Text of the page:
News National Armed forces may help with bushfires: PM

Armed forces may help with bushfires: PM

The army is continuing to provide airlift support to waterbombers in NSW with Lockheed C-130s and a fleet of Boeing Business Jets. Photo: AAP
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Prime Minister Scott Morrison says the armed forces may be called out to help during NSW’s unprecedented bushfire emergency as he warned the death toll was likely to rise.

Mr Morrison on Saturday said Australian Defence Force reservists could be deployed “if necessary” as emergency services battle some 80 blazes from the mid-north coast to the Queensland border.

Two people are confirmed dead near Glen Innes while several people are missing in the New England region.

“These fires have already claimed two lives and we’re expecting worse news as the day unfolds,” Mr Morrison told reporters at Kirribilli House.

“There have been hundreds of properties that have been destroyed and as we get access to further areas that have been cut off we’re expecting worse news again.”

Firefighters work to contain a fire around Old Bar in NSW. Photo: AAP

Mr Morrison said ADF reservists could potentially work on firebreaks as well as help with accommodation and catering logistics, for example.

But he stressed they would not actively help with fighting fires on the ground.

The ADF is providing airlift support with Lockheed C-130s out of Adelaide and the RAAF fleet of Boeing Business Jets.

Conditions are expected to worsen across NSW in the coming days with temperatures in the mid to high 30s forecast on Tuesday.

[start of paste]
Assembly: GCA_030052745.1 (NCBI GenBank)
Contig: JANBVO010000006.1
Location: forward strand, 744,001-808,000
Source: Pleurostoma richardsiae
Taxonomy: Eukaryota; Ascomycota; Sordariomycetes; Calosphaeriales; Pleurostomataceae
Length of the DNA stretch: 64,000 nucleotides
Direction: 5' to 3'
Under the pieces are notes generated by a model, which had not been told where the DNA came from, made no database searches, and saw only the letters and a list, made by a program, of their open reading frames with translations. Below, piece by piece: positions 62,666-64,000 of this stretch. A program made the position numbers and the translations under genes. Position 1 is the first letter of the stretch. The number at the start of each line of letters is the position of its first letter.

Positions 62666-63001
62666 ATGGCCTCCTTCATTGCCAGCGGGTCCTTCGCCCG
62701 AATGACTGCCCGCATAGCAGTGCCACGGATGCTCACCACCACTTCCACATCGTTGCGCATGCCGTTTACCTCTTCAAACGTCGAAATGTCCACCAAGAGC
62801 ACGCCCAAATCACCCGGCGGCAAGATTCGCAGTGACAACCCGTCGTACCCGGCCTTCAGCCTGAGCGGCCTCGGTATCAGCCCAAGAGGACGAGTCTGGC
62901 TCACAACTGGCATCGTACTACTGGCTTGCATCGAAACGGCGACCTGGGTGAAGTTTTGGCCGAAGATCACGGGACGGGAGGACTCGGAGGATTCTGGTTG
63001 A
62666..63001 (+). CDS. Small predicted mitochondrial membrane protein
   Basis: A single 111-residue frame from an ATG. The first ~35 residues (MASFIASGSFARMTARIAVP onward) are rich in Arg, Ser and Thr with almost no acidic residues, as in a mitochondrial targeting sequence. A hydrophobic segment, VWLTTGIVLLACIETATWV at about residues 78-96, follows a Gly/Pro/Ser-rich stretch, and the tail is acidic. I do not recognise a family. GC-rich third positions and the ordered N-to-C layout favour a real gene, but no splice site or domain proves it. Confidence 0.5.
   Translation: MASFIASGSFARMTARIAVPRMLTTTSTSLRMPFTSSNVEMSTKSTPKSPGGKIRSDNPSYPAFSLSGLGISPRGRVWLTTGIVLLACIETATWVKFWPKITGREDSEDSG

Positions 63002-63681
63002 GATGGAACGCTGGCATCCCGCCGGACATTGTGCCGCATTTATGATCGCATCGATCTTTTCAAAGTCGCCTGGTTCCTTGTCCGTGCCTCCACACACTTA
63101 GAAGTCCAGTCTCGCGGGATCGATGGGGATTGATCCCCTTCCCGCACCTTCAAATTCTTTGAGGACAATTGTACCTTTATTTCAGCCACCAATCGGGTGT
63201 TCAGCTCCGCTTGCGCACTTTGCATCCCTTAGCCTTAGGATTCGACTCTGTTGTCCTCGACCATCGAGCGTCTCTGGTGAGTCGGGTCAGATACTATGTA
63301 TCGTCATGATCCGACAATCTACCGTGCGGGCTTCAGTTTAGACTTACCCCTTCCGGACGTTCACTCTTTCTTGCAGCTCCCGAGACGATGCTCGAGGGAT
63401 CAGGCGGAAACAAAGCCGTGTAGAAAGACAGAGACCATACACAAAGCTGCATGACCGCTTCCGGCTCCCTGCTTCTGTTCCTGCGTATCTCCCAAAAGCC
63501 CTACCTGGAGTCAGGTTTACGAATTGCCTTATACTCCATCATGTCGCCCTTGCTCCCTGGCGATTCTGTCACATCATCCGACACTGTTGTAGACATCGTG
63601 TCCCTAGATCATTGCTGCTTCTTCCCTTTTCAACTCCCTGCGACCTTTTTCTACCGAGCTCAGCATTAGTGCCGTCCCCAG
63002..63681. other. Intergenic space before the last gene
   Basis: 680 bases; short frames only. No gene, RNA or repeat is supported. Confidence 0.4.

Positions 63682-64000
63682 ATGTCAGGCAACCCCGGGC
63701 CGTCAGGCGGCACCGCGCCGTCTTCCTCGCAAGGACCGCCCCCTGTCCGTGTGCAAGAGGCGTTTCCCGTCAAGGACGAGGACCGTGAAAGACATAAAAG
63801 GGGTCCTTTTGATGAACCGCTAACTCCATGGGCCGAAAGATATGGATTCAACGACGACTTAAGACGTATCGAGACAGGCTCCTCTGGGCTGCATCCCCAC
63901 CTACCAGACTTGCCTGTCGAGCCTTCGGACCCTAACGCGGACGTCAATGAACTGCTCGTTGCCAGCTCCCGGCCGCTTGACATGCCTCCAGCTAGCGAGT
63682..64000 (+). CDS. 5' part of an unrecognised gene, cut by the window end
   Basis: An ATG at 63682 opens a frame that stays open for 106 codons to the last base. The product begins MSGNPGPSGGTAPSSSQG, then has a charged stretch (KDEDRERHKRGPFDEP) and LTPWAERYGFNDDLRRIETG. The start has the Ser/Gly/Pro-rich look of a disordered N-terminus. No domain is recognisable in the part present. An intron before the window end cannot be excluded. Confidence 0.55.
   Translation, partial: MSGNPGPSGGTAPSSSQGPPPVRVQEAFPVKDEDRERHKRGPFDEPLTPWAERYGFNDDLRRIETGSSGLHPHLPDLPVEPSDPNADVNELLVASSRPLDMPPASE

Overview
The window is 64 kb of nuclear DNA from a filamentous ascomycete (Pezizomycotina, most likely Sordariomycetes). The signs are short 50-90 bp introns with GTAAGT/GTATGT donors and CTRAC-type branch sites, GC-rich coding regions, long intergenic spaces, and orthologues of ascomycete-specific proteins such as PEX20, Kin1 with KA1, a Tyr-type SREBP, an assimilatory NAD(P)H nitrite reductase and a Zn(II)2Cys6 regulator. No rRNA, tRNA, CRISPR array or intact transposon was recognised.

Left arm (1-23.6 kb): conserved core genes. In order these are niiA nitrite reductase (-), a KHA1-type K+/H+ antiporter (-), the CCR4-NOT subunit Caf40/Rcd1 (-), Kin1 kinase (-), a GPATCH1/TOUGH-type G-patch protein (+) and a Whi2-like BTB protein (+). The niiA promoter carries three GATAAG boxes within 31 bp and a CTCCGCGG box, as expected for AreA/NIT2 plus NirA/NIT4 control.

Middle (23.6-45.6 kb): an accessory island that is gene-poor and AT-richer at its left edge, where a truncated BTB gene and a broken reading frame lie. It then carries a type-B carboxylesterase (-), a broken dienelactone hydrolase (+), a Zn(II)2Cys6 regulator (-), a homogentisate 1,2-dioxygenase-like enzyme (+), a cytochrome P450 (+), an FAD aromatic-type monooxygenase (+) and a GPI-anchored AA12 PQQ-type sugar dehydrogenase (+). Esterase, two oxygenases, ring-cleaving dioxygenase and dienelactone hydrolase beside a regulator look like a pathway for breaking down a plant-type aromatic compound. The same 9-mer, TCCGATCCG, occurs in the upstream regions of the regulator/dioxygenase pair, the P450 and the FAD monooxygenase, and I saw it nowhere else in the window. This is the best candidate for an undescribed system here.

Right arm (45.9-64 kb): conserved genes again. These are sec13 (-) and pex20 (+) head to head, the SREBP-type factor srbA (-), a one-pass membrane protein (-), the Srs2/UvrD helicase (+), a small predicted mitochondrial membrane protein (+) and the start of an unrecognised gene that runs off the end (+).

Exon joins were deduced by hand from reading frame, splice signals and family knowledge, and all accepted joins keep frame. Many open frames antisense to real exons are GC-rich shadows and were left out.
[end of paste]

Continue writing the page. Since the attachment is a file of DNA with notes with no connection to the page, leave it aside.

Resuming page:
“These fires will burn for some time. They will hopefully be able to be brought back to a more manageable level (but) the fires will continue to present a risk for some weeks to come.”

Emergency Management Australia on Saturday convened a meeting of state and territory fire and emergency service chiefs.

Residents wait it out in a local reserve. Photo: AAP

The PM said disaster recovery would start flowing in the form of $1000 payments to individual adults and $400 for children.

Asked whether this year’s unprecedented fires were linked to climate change, the Liberal leader replied: “My only thoughts today are with those who have lost their lives and their families, the firefighters who are fighting the fires (and) the response effort that has to be delivered.”

Glen Innes mayor says community ‘in shock’

Mayor Carol Sparks was among residents evacuated as the Kangawalla fire east of Glen Innes in the Northern Tablelands burned on Friday, leaving her community devastated.

Mayor Sparks has been told her home was likely destroyed with neighbours saying they heard explosions coming from the property in Wytaliba.

“(But) I’m not going to believe it until I see it,” she told AAP on Saturday morning as she returned to the fire-ravaged area.

Her thoughts were first and foremost with the families of those who had died and others who are missing, Ms Sparks said.

“The worst thing is that we have lost family and friends and we are all very upset.”

The mayor said the small community of about 100 people is in shock with five people having suffered burn injuries.

Some people remained as the firestorm bore down, and managed to save their properties, Ms Sparks said.

“Everybody knows each other and there are people missing that we haven’t able to contact. It’s very worrying.”

It is thought some 20 properties have been destroyed including the local primary school.

Ms Sparks has no doubt global warming is increasing the number of fires and their intensity.

“We are so impacted by drought and the lack of rain,” she said.

“It’s climate change, there’s no doubt about it. The whole of the country is going to be affected. We need to take a serious look at our future.”